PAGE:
FDA details potential plan to grant accelerated approval to Duchenne treatment

Rebecca Savransky, Campus Editor

The Food and Drug Administration outlined a possible pathway that would grant accelerated approval to a drug with the potential to treat Duchenne muscular dystrophy, the disease Dance Marathon raised more than $1.3 million to fund research for last quarter.

The FDA Safety and Innovation Act passed by Congress in 2012 gives the FDA the ability to approve therapies at a faster rate for rare diseases with “unmet medical need,” including Duchenne, the most common degenerative genetic muscle disease. 

Team Joseph, the primary beneficiary for the 2014 Dance Marathon, is a part of a larger network of Duchenne foundations responsible for creating a website called The Race to Yes, which includes a link to a White House petition created last February asking the government to grant this specialized approval of the drug, eteplirsen. The petition received more than 100,000 signatures in 30 days, the requirement for it to be looked at by the government.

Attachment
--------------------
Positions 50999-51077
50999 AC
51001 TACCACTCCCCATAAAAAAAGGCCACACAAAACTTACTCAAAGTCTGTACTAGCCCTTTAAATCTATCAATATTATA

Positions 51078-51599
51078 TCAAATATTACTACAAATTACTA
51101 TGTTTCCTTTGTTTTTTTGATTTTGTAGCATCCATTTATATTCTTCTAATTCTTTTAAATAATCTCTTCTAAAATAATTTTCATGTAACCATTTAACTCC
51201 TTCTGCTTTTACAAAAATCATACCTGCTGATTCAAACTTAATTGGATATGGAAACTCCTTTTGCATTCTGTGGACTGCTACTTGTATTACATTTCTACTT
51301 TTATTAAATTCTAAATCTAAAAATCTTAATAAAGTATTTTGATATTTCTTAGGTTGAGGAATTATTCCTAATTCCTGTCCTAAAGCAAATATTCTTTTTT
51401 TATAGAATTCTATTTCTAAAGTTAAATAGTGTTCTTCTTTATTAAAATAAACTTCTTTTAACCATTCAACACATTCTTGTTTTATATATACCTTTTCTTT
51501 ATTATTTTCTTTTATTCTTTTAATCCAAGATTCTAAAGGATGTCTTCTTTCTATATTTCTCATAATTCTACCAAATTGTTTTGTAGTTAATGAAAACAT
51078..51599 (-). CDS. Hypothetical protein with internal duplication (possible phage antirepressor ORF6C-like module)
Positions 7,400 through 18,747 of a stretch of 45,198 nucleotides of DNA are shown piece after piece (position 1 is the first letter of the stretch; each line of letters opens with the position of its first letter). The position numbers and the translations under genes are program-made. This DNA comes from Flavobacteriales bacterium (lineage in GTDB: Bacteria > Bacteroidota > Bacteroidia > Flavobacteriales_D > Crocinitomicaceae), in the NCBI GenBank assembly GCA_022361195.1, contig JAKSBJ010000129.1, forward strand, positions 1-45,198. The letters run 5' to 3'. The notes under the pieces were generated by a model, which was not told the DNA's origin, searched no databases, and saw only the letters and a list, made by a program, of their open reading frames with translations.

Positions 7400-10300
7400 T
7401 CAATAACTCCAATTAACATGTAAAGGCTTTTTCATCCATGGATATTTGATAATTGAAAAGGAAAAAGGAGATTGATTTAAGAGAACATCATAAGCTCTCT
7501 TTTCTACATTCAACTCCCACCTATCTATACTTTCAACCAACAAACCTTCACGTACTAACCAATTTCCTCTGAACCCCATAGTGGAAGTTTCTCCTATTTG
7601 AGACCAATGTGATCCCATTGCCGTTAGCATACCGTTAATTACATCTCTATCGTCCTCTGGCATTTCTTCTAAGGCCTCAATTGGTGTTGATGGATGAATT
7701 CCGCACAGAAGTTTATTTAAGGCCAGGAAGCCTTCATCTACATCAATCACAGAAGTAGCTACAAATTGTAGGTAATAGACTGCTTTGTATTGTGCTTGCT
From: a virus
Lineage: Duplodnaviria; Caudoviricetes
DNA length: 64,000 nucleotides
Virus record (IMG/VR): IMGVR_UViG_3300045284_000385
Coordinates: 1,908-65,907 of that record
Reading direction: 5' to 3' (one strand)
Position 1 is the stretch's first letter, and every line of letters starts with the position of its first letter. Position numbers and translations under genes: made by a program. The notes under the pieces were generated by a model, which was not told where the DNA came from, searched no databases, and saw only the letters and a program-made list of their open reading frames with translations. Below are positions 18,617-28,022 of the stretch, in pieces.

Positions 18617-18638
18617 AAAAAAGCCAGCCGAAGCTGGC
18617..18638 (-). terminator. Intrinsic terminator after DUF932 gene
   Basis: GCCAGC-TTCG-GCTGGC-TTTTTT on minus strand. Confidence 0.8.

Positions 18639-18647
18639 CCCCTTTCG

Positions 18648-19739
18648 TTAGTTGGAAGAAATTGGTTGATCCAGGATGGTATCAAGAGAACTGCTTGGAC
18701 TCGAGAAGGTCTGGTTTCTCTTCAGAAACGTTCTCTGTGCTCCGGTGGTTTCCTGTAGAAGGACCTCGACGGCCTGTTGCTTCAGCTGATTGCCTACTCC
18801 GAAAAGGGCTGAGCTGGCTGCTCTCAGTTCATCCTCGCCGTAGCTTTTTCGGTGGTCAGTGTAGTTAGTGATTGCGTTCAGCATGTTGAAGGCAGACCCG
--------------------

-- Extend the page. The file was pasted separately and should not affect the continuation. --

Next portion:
Sarepta Therapeutics, a Massachusetts-based biopharmaceutical company, announced its plans to move forward in submitting a new drug application to the FDA for eteplirsen in a news release Monday, after the FDA advised them of a way to submit the proposal under a “potential accelerated approval pathway.”

“We are excited to have guidance from the FDA that allows us to move quickly into additional clinical trials with eteplirsen to confirm our current understanding of eteplirsen’s safety profile, its effect on dystrophin production and its impact on clinical outcomes in DMD patients,” said Edward Kaye, M.D., senior vice president and chief medical officer of Sarepta Therapeutics.

Last month, DM public relations co-chairs Summer Delaney and David Harris sent out an email from the 2014 Executive Board with a message urging students to sign the petition in support of finding a treatment for children who suffer from Duchenne.

“A pending FDA decision could determine whether this generation of children is the last to die from Duchenne or the first generation to live,” the executive board wrote in the email.

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Twitter: @beccasavransky